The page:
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CQC rate Eastmoor Health Centre, Wakefield as Inadequate

Published:
14 July 2017
Service:
Eastmoor Health Centre
Categories:
  • Media,
  • GP and GP out-of-hours services

England’s Chief Inspector of General Practice has placed a Wakefield GP practice - Eastmoor Health Centre - into special measures following an inspection by the Care Quality Commission in April.

Inspectors rated the practice inadequate for ‘safety’, ‘effectiveness’ and ‘well led’ measures and requires improvement for ‘responsiveness and caring’.

Overall the service has been rated as inadequate. A full report of the inspection can be found on our website.

The report highlights a number of areas of concern including:

The practice had no patient participation and in many areas the national GP patient survey showed that the practice was rated by patients below local and national averages.

Inspectors found that staff meetings were held infrequently and that staff appraisals had not been rolled out to all staff. In addition there was evidence of limited oversight, monitoring and supervision of staff in some specialist areas of work.

Alison Holbourn, Deputy Chief Inspector of General Practice for the North, said:

“This practice was last inspected in October 2016 when it was rated ‘requires improvement’. It is worrying to report that at this latest inspection, the service had deteriorated. Providers should use our inspection reports to understand the problems and to rectify them as a matter of urgency."

“The arrangements the practice had in place for managing medicines, including emergency medicines, was inadequate. We saw evidence that not all medicines and patient safety alerts had been monitored or actioned. Records of alerts and action taken, where these were kept, were incomplete. This is of particular concern as the service had been previously notified and warned of this in August 2016."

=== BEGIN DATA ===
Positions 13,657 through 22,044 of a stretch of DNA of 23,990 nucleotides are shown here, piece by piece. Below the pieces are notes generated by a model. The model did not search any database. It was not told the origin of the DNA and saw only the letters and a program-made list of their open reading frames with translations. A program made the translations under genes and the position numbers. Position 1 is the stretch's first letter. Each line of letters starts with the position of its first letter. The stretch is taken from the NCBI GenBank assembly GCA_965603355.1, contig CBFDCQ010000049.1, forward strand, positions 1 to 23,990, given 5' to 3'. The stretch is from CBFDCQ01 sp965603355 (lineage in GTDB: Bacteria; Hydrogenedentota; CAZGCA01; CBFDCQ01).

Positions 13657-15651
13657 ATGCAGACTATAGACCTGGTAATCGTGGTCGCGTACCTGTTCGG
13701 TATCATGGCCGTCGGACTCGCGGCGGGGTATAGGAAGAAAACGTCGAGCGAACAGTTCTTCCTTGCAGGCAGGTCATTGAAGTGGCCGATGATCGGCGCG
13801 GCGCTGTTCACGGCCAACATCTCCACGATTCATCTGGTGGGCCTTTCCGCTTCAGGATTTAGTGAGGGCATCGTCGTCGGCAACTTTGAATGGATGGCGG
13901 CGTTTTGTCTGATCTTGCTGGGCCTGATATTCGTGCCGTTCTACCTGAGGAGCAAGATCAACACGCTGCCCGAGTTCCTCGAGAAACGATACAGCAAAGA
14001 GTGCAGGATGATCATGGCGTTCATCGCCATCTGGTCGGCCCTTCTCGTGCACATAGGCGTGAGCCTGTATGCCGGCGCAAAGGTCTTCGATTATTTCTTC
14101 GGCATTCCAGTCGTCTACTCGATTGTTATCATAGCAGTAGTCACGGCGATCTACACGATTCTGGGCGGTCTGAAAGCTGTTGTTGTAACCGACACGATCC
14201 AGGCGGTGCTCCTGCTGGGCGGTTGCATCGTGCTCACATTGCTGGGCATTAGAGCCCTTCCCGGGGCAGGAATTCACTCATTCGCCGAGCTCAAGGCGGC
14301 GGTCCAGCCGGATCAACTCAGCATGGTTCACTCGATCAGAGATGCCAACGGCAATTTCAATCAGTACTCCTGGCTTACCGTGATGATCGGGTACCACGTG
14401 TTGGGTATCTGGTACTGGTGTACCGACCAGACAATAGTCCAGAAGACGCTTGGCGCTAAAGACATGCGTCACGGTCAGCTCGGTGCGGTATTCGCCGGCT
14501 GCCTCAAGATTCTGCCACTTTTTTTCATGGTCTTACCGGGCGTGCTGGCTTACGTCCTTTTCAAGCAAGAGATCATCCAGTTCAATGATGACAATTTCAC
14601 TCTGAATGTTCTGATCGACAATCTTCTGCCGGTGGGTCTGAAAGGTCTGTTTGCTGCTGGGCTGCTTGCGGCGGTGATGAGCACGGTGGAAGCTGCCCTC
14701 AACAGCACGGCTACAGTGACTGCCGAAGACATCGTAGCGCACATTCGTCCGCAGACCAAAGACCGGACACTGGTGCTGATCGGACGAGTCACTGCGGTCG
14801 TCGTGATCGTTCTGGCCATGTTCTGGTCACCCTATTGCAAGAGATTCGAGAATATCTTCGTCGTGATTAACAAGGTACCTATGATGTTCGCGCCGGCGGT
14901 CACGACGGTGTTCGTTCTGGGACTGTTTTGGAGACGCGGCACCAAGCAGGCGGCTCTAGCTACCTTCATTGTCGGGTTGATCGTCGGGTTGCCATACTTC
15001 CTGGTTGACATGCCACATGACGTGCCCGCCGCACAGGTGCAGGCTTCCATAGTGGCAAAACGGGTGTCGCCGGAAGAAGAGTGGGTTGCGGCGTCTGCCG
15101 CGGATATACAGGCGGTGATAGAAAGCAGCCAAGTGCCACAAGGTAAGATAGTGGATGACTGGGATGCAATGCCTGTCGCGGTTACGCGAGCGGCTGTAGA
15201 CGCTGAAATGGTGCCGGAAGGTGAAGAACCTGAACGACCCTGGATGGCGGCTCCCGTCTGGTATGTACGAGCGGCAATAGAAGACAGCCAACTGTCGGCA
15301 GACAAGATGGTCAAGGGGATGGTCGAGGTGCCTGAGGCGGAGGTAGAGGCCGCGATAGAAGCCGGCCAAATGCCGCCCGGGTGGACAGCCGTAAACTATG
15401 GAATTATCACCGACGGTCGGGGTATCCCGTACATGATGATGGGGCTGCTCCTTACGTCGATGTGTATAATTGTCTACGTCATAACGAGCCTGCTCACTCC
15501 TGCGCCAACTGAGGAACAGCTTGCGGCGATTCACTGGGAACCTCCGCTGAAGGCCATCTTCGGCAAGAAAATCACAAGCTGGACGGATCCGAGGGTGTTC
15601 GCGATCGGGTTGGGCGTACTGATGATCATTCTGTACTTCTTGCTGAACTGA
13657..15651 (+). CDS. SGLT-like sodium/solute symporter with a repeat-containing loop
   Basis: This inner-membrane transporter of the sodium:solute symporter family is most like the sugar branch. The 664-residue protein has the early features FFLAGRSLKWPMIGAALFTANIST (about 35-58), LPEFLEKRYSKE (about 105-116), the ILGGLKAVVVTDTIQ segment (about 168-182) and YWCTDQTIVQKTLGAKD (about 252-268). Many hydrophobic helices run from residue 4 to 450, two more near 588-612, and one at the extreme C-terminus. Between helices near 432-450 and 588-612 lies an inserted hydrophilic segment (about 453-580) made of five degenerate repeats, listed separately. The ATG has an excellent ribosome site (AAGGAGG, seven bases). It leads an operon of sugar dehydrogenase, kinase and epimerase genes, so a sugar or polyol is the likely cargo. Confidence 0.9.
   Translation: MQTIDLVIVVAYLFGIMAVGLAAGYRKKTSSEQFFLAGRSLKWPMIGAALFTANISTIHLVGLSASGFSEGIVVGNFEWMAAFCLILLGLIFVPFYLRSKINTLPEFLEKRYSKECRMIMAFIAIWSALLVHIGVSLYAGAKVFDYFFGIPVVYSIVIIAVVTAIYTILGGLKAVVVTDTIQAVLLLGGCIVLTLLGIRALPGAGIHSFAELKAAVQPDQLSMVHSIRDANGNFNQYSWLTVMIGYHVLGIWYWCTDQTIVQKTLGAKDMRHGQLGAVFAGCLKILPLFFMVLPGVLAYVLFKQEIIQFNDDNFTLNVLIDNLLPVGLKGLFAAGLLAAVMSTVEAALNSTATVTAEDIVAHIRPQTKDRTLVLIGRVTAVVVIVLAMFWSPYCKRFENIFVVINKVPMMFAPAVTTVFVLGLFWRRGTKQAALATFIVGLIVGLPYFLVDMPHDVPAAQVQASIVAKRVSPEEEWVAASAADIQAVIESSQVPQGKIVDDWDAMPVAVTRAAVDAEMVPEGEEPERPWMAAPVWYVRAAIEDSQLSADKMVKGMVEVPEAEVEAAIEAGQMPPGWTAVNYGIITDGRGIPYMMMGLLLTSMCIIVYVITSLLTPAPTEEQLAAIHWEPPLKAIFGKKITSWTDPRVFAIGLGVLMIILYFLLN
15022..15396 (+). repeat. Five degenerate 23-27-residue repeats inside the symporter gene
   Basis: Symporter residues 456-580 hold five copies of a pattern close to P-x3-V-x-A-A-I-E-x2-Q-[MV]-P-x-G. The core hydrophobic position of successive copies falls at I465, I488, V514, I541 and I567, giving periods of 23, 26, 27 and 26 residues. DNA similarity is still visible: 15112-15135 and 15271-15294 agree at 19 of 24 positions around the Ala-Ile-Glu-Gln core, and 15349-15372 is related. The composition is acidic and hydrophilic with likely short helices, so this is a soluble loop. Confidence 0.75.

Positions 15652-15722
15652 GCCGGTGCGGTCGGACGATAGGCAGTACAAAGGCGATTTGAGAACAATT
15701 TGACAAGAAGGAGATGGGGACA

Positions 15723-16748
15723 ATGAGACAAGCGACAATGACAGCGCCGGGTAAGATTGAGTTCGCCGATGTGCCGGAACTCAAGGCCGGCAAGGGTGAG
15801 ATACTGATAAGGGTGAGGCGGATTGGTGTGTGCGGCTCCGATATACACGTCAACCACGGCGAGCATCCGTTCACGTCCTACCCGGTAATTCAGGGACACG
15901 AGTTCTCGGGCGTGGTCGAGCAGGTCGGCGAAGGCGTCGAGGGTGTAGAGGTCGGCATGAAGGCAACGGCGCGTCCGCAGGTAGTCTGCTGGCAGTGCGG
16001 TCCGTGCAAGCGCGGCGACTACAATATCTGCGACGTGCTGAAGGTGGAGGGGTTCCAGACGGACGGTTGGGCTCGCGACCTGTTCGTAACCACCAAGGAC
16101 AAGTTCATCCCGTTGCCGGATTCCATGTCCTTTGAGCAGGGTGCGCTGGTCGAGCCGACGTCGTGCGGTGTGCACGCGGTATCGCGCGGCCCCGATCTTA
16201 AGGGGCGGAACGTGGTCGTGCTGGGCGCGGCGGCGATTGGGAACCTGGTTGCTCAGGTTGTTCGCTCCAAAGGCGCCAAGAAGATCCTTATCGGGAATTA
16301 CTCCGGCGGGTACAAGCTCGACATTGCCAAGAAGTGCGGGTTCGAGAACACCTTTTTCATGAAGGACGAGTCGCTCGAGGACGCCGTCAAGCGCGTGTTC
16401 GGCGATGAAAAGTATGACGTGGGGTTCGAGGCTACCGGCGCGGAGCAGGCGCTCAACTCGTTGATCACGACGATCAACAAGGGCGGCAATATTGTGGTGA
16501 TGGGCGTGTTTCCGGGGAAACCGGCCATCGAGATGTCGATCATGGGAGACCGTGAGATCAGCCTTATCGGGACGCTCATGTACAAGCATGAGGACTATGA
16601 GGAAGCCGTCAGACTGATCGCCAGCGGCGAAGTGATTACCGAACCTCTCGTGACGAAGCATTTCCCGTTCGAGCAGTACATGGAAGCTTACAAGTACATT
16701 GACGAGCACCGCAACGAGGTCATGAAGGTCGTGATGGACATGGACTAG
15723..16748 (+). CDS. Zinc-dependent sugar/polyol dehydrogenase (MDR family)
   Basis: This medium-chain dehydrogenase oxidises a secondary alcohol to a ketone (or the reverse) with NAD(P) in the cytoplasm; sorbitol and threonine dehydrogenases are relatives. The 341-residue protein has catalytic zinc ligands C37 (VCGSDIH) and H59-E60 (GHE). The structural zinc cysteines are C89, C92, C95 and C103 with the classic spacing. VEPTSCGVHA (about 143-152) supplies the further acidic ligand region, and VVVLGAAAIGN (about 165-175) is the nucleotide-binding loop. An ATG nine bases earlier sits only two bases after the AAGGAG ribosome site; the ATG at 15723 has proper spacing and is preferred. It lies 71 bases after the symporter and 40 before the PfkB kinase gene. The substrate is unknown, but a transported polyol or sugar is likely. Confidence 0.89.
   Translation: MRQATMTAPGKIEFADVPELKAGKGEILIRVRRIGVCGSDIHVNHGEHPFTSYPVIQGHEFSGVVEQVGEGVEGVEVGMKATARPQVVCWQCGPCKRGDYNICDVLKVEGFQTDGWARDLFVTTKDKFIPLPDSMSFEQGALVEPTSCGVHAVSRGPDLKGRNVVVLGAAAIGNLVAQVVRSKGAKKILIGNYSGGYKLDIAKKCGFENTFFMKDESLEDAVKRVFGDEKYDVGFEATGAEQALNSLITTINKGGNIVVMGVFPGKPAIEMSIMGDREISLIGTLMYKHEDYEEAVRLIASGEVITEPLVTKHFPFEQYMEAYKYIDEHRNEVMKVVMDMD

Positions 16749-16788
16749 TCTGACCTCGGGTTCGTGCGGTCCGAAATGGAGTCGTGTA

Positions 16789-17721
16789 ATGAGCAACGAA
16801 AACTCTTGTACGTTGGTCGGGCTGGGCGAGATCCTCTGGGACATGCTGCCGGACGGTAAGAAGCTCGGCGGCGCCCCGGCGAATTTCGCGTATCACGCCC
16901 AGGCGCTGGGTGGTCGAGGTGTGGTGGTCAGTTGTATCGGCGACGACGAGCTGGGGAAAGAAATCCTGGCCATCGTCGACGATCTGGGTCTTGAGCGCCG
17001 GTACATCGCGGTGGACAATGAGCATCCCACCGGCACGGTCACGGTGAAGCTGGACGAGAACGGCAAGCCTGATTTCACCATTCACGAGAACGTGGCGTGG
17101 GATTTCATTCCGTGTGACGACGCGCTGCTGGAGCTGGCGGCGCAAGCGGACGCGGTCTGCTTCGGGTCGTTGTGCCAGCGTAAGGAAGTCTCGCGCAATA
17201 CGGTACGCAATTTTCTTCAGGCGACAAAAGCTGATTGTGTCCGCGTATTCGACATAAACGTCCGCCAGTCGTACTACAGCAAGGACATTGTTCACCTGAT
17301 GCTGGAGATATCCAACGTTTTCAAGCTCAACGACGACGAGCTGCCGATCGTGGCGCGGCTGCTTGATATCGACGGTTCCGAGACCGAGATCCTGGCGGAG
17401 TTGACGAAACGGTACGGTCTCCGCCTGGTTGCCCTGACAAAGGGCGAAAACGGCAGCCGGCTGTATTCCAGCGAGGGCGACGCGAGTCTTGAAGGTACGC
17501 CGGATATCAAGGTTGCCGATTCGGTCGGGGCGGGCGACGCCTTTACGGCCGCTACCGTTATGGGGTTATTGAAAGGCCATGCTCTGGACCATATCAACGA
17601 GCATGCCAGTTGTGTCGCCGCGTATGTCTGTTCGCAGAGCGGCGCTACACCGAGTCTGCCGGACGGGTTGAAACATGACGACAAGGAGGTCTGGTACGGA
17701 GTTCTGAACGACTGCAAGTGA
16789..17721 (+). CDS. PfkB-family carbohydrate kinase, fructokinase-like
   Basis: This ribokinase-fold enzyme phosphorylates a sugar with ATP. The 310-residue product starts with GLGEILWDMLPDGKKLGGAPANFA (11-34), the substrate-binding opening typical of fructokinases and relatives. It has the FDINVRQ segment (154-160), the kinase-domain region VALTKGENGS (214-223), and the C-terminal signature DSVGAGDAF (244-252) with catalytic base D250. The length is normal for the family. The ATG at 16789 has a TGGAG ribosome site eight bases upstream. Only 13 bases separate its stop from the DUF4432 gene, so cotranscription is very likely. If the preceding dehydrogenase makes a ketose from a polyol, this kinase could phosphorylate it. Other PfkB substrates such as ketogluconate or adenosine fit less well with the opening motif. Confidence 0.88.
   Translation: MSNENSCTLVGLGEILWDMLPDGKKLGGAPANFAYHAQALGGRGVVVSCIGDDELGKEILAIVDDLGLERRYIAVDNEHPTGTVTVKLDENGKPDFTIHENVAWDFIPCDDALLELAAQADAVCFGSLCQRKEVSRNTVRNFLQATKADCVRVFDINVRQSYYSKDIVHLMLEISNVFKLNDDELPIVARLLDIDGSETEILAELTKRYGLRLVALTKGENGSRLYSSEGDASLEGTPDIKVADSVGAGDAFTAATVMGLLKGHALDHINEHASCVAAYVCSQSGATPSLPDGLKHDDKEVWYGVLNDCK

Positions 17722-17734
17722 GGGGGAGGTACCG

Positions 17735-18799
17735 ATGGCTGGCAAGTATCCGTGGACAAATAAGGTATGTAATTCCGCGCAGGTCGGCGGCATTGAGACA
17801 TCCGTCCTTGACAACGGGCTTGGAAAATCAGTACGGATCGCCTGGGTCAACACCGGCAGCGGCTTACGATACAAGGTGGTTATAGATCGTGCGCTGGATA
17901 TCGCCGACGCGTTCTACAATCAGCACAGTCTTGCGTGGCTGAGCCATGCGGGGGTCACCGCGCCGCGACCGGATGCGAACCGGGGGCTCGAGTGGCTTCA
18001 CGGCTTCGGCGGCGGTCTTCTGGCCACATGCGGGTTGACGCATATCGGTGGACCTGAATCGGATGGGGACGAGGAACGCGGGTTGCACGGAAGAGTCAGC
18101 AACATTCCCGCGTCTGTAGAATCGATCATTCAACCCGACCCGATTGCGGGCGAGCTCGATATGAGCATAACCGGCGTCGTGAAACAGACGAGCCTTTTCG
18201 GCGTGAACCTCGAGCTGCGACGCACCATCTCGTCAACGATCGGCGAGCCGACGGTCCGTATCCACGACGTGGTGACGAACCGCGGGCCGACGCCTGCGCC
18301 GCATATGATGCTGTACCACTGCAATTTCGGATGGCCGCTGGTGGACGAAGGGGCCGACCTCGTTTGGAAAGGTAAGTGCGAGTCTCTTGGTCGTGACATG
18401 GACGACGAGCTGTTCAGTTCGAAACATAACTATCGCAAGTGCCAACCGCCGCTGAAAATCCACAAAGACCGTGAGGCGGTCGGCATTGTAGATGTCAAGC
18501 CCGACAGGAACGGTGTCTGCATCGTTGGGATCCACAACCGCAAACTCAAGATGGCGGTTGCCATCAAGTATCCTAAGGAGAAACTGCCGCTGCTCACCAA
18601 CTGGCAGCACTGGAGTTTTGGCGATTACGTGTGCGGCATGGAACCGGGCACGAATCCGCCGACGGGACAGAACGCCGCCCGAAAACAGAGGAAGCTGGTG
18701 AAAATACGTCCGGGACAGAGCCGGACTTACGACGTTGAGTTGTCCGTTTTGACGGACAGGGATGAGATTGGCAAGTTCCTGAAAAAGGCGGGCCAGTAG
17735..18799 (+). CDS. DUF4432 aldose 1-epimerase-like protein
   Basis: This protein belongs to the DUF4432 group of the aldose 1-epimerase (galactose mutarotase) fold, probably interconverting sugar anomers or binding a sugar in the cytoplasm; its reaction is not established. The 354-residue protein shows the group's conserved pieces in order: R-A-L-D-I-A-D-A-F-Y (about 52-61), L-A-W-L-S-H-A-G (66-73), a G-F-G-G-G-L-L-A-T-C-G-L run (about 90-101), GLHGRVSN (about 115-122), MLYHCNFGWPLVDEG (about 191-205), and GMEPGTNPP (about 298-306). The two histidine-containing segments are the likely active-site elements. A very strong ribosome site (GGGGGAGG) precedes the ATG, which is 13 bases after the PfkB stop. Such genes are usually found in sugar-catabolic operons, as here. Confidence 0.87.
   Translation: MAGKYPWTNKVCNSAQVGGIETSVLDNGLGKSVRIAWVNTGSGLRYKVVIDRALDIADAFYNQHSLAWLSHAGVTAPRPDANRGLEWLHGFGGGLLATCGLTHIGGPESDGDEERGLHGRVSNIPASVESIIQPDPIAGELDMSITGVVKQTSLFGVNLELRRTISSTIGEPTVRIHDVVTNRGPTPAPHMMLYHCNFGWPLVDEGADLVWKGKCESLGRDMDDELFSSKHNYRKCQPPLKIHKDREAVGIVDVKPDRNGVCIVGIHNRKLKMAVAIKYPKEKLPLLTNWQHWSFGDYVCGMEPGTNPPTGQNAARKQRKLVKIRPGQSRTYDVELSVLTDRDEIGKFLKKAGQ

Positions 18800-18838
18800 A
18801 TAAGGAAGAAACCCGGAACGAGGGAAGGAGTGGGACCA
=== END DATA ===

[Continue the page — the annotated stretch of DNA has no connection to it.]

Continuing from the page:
“We always inspect the quality of care for six population groups - Older people; People with long term conditions; Families, children and young people; Working age people; People whose circumstances may make them vulnerable and people experiencing poor mental health. At the October 2016 inspection each of these categories had been rated as requires improvement. However at this latest inspection I am very disappointed to report that the practice is rated inadequate in all six groups. These areas will need to be addressed as a matter of urgency."

“It is important that the people who are registered with the Eastmoor Medical Practice can rely on getting high quality care and due to the concerns identified during this inspection, CQC has placed this service into special measures. It will be inspected again within six months if they are still operating. The service will be kept under review and if needed could be escalated to urgent enforcement action and if there is not enough improvement we will move to close the service.”

Ends

For further information, please contact David Fryer, Regional Communications Manager - North, on 07754 438750.

Journalists wishing to speak to the press office outside of office hours can find out how to contact the team here.

Please note: the press office is unable to advise members of the public on health or social care matters. For general enquiries, please call 03000 61 61 61.

Last updated:
13 July 2017

Notes to editors

Under CQC’s new programme of inspections led by Professor Steve Field, Chief Inspector of General Practice, all of England’s GP practices are being inspected and given a rating.

To get to the heart of people’s experiences of care, we always ask the following five questions of services.

  • Are they safe?
  • Are they effective?
  • Are they caring?
  • Are they responsive to people’s needs?
  • Are they well-led?

For every NHS GP practice and out-of-hours service, we will look at the quality of care for the following six population groups: Older people, People with long-term conditions, Families, children and young people, Working age people (including those recently retired and students),People whose circumstances may make them vulnerable, People experiencing poor mental health (including people with dementia). 

Providers are required to display their ratings on their premises and on their websites so that the public can see their rating quickly and easily.


About the Care Quality Commission

The Care Quality Commission (CQC) is the independent regulator of health and social care in England.


We make sure health and social care services provide people with safe, effective, compassionate, high-quality care and we encourage care services to improve.


We monitor, inspect and regulate services to make sure they meet fundamental standards of quality and safety and we publish what we find to help people choose care.